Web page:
"To start off with we didn't say an awful lot of the stuff that we wanted to do, because we were a bit scared of shocking them", Chris admitted. "But I think because of the fact that they're a film company as well, they quite quickly came around to the idea of a lot of the stuff that we were doing. They've been pretty open and behind us on the things we wanted to do, and they've got the same kind of ideas about the license as we had."
"Pretty much everything had to go through Universal, but we had a close working relation with them and it's not been very painful at all. We've been really lucky; I've worked on other licenses before and it can be a complete nightmare. But it's been really really good with Universal. As long as they know what we're doing, they're generally ok. They've been seeing things all the way through - rather than waiting until something was completely finished we'd just keep on sending them stuff."
Not everything went through uncontested though, and the original plot was the main casualty, probably with good reason. "The first storyline that we came up with was very much a case of the big evil corporation that you must fight against, and Universal weren't too happy with that because it was like Aliens. So we moved away from that, and now we use the corporation more for back story and to give us new locations."
Although working on The Thing with Universal has been a relatively happy experience, the license did have its limitations. "We couldn't use any of the voices, the license didn't stretch that far. But we have got two characters from the film in there: we've got Childs and we've got McReady. But I can't really say in what way because that would spoil the twist in the game."
Instead a new cast of characters have been introduced, each with their own unique voices provided by a cast of movie and television veterans. Probably the most famous of these actors is William B Davis, better known as the shadowy Cancer Man from the X-Files, but players may just recognise a host of other familiar voices. "A lot of the guys who did the voice-over stuff actually work for people like Disney", Chris told us. "There's a female voice in there that we use very briefly on a couple of levels as an automated security system, and the woman who did the voice for that does the voice for the sister in Dexter's Laboratory. It's really weird hearing her going from that to this deep and sultry 'security clearance granted' stuff."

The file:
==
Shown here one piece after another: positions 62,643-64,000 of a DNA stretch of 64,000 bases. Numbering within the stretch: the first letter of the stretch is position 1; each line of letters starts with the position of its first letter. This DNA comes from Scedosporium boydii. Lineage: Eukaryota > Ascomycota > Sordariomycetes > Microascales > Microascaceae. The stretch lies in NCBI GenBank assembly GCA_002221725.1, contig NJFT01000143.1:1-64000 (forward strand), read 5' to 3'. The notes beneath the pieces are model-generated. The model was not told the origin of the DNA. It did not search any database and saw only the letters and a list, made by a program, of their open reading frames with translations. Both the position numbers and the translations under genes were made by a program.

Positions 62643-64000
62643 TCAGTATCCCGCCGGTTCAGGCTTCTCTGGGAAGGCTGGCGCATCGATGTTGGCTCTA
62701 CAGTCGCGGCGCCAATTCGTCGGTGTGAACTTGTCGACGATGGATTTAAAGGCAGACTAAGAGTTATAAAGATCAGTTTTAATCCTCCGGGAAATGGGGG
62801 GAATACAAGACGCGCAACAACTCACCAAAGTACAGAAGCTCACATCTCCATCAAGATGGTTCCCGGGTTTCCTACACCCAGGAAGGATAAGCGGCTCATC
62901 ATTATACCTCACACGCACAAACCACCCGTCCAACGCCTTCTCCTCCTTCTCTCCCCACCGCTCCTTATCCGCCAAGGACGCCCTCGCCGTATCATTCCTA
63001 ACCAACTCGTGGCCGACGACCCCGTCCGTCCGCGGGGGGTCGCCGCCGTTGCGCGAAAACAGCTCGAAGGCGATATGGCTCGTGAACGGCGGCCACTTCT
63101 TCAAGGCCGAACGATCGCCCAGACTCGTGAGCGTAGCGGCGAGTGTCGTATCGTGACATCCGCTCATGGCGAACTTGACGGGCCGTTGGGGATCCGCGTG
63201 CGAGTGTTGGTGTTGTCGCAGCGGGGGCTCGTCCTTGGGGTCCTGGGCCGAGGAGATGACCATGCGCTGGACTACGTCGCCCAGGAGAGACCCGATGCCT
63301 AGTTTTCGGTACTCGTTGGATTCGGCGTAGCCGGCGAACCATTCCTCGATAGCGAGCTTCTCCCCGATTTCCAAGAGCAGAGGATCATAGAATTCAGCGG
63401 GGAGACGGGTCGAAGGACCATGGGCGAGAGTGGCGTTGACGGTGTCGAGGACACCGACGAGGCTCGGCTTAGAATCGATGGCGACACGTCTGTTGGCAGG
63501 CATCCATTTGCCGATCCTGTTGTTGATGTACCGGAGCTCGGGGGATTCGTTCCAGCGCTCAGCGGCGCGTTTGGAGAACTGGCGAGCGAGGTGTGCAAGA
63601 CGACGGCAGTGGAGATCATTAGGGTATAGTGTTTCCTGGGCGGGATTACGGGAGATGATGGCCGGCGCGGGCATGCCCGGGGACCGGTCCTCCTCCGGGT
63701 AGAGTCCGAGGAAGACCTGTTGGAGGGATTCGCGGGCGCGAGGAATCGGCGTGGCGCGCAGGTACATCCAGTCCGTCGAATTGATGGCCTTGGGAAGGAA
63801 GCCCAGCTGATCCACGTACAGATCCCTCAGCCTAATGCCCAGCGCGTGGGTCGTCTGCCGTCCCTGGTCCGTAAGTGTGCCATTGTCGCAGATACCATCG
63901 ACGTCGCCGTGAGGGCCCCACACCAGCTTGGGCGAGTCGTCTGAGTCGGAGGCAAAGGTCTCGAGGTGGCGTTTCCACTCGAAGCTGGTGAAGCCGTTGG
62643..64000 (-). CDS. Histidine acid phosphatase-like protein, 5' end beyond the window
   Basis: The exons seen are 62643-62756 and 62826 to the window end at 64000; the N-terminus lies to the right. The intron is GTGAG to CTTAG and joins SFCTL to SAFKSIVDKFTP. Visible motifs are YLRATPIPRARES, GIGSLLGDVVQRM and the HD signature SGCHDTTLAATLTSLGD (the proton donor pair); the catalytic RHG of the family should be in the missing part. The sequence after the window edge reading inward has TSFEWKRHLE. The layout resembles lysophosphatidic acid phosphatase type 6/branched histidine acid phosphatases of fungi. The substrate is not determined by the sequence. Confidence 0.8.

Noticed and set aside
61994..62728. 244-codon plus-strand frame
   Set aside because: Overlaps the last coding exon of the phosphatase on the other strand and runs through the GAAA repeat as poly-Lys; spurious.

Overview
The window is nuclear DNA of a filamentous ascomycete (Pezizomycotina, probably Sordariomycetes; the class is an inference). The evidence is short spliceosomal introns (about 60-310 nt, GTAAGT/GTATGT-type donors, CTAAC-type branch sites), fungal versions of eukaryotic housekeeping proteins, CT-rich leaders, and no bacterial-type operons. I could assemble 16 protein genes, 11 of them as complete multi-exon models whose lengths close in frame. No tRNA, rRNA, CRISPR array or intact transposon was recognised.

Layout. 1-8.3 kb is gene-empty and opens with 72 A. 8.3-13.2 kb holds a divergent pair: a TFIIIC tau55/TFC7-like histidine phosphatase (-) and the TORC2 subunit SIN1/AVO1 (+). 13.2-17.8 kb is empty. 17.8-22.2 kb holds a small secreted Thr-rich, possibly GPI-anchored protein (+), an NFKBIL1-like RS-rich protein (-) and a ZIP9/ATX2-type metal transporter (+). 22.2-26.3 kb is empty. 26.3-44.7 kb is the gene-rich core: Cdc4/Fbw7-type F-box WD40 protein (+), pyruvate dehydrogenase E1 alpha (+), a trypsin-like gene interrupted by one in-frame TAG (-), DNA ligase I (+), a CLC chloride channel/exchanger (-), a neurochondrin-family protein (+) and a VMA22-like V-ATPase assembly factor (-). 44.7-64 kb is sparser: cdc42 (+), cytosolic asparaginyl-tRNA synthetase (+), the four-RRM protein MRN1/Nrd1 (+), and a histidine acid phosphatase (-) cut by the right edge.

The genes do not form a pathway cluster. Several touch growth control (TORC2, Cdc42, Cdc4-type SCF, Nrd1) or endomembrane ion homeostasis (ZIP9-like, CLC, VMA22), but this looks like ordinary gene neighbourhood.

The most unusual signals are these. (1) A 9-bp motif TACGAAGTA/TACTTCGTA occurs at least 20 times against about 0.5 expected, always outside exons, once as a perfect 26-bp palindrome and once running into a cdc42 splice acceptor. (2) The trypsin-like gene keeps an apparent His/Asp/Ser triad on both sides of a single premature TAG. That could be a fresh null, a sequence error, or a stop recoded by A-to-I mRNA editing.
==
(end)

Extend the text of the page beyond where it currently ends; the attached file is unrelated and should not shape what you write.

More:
Not all of the actors were quite so serious during their recording sessions though, which led to some rather bizarre sound clips arriving at Computer Artworks' studio. "Apparently about 90% of the guys who were doing the voice-over stuff for some reason did one take, just off their own back, in a camp style. It was just quite odd. We got the normal audio files, and then we got these files through where they're all like 'oh hello, darling'. Right, ok. We did think about putting these in as a bonus feature, but unfortunately there's so much audio on the disc..."
The Thing is currently in the final stages of development at Computer Artworks, with work starting to focus on enhancing the graphics for the Xbox version. And once that work is complete and the developers have had a well deserved holiday, what happens next?
"We've tried to keep the John Carpenter cliffhanger ending", Chris admitted, telling us that a sequel was a definite possibility. "There was an awful lot of ideas that we couldn't do on this game, a lot of people had a lot of input. So the first thing to do is to rake over those old ideas and come up with some fresh ones as well."
In the meantime, European gamers can look forward to The Thing infecting shelves across the continent in September. And judging from what we've seen of the game so far, we could be in for a treat.